How Will Tuesday's Loss Impact The Psyche Of a Nation?
In case you have been living under a rock (or really, really don't like soccer), Germany throttled Brazil 7-1 in the semi-finals of the World Cup on Tuesday.
Losing 7-1 in the World Cup is bad enough, but Brazil was playing in front of their home fans and were the favorites to win the tournament. Social media has been inundated with pictures and videos of Brazilian fans openly weeping in the stands - this World Cup was THAT important to the nation, which made Tuesday's loss even more humiliating.
The Brazilian economy was struggling heading into the World Cup. There were questions as to why the country would spend SO much money to host the World Cup when so many of its citizens were struggling, but those questions were expected to be forgotten if the nation's team was able to bring home the trophy to its people.
Instead, Brazil suffered a shocking loss and the nation is now in a very sour mood.
In fact, the nation is in such a bad mood that there could be big changes as a result.
To start, the malaise that is currently hanging over Brazil could translate into reduced investor and consumer confidence according to UBS AG. The line of thinking here is that Tuesday's loss could send Brazil's people into the doldrums, which may translate into decreased spending and decreased optimism about the nation and it's near-term prospects. This would come at the absolute worst time for Brazil, as the nation, as mentioned, is struggling with a stagnant economy.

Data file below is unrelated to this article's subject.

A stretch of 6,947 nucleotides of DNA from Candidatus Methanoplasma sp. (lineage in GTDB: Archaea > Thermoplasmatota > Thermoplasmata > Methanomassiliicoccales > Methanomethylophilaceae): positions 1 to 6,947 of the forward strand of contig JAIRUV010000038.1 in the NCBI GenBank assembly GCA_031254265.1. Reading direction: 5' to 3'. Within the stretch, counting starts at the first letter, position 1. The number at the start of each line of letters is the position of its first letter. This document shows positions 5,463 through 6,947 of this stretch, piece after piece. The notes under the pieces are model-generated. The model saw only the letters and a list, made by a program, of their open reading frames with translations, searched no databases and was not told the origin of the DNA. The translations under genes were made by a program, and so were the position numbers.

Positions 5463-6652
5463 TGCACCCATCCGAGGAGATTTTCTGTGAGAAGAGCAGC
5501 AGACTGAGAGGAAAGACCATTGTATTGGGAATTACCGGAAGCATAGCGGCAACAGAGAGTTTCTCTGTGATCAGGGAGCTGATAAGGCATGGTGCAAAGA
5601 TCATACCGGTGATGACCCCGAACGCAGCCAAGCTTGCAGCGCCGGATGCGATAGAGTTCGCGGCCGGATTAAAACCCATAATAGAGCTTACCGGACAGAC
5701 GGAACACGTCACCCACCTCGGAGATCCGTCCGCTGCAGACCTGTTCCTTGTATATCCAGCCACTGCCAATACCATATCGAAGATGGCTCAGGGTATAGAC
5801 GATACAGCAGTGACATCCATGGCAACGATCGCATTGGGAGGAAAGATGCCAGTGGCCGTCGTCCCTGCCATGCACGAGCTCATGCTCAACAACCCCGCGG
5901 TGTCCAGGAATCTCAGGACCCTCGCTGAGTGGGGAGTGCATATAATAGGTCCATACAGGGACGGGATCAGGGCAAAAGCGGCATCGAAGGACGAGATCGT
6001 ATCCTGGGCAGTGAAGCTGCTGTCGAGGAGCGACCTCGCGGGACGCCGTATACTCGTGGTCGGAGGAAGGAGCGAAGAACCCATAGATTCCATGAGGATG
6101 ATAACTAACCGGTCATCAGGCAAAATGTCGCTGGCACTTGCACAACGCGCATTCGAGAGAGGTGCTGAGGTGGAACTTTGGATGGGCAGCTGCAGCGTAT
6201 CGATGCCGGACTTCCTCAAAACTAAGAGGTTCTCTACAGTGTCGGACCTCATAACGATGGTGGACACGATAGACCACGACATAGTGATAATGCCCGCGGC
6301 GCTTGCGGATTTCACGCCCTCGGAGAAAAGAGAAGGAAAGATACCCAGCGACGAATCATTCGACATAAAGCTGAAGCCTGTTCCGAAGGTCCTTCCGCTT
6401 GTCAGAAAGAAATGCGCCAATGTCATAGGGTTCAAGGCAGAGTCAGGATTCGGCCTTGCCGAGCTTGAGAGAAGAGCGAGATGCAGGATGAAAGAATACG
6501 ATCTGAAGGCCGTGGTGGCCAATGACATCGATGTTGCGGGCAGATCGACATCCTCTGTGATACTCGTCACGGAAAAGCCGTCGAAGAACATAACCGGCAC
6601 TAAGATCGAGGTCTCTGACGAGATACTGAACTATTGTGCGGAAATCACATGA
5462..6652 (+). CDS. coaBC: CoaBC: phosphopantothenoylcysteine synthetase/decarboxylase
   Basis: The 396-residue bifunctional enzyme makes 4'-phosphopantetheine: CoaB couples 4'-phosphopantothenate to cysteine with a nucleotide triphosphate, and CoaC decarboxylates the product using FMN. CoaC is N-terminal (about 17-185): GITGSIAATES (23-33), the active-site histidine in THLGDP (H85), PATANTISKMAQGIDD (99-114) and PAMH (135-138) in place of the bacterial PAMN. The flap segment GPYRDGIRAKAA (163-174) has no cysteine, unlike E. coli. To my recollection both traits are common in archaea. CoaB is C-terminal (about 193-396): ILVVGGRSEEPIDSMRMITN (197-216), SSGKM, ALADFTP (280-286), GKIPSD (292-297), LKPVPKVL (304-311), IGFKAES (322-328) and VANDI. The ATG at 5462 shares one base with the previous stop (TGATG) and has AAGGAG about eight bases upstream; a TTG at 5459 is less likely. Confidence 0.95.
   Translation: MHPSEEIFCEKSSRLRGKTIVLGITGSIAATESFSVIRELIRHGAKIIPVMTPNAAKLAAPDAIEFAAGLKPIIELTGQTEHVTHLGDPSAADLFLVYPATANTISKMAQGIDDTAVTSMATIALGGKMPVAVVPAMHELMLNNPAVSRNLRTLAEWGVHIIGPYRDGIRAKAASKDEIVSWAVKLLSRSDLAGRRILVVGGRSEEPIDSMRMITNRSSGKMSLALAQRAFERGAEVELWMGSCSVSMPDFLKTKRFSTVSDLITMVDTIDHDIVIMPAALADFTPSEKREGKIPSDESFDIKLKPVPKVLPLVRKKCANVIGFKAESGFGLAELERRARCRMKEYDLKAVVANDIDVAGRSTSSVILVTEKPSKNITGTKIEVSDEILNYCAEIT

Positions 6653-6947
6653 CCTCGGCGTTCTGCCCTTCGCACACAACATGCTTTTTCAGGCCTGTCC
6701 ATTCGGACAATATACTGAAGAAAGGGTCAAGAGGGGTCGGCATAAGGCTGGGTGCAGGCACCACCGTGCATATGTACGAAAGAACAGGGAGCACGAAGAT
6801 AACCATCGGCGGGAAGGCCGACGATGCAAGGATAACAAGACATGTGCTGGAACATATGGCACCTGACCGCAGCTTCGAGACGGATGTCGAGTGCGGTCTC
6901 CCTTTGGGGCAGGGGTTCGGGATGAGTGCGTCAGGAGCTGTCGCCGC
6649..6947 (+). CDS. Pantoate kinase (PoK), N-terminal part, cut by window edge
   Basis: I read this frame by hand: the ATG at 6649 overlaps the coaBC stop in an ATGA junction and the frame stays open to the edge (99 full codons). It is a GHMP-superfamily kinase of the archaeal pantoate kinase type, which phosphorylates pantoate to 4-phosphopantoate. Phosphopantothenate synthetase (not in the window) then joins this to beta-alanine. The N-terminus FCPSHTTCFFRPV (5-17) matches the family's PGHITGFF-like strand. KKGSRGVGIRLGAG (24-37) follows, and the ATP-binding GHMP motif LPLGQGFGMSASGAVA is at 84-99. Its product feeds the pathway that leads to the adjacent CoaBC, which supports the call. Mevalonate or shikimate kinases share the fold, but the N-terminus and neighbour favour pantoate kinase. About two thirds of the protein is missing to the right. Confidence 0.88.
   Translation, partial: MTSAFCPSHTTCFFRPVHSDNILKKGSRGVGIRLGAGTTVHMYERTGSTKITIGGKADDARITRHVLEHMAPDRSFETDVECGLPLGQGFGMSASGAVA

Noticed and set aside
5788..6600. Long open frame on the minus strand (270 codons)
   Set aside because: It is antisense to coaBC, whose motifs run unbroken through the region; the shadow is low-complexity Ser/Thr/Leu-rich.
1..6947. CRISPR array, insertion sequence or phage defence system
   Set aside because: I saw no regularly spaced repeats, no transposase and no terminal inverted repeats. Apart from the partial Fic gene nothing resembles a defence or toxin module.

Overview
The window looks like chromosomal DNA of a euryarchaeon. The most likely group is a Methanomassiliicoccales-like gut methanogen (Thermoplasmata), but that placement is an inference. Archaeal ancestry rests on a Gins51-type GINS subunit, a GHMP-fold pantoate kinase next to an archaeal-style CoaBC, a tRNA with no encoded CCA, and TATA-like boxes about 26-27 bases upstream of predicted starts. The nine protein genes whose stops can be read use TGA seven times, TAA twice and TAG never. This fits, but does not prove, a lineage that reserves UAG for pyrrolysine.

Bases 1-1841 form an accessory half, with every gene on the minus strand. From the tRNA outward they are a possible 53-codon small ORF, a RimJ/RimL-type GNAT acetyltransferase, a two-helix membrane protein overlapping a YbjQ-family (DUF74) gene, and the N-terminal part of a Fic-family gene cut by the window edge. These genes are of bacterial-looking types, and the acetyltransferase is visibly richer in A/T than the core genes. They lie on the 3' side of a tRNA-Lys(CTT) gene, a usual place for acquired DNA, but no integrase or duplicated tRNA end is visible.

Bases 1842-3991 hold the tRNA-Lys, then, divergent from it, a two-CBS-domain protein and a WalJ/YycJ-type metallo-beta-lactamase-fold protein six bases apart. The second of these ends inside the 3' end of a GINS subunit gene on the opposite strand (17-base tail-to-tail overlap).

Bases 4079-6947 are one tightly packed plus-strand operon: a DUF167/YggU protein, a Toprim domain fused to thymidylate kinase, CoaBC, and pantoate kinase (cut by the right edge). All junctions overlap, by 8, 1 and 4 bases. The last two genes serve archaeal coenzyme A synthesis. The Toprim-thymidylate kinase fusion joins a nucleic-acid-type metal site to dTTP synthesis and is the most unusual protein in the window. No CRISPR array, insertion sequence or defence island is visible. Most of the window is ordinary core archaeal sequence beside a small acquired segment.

In addition, the nation's sour mood could translate into disaster for President Dilma Rousseff, who is up for re-election in early October. According to reports, Rousseff only has the support of 38% of voters, and this number could be whittled down even further following the World Cup.
Rousseff being voted out of office may end up having a positive impact on the markets, however, as her policies for economic growth have been viewed as largely being a failure.
In short - a single soccer game could very well alter the course of Brazil over the coming months and years.
Source: Bloomberg.com - Why UBS Says Brazil's 7-1 Trouncing is Bearish For Stocks
Filed under: General Knowledge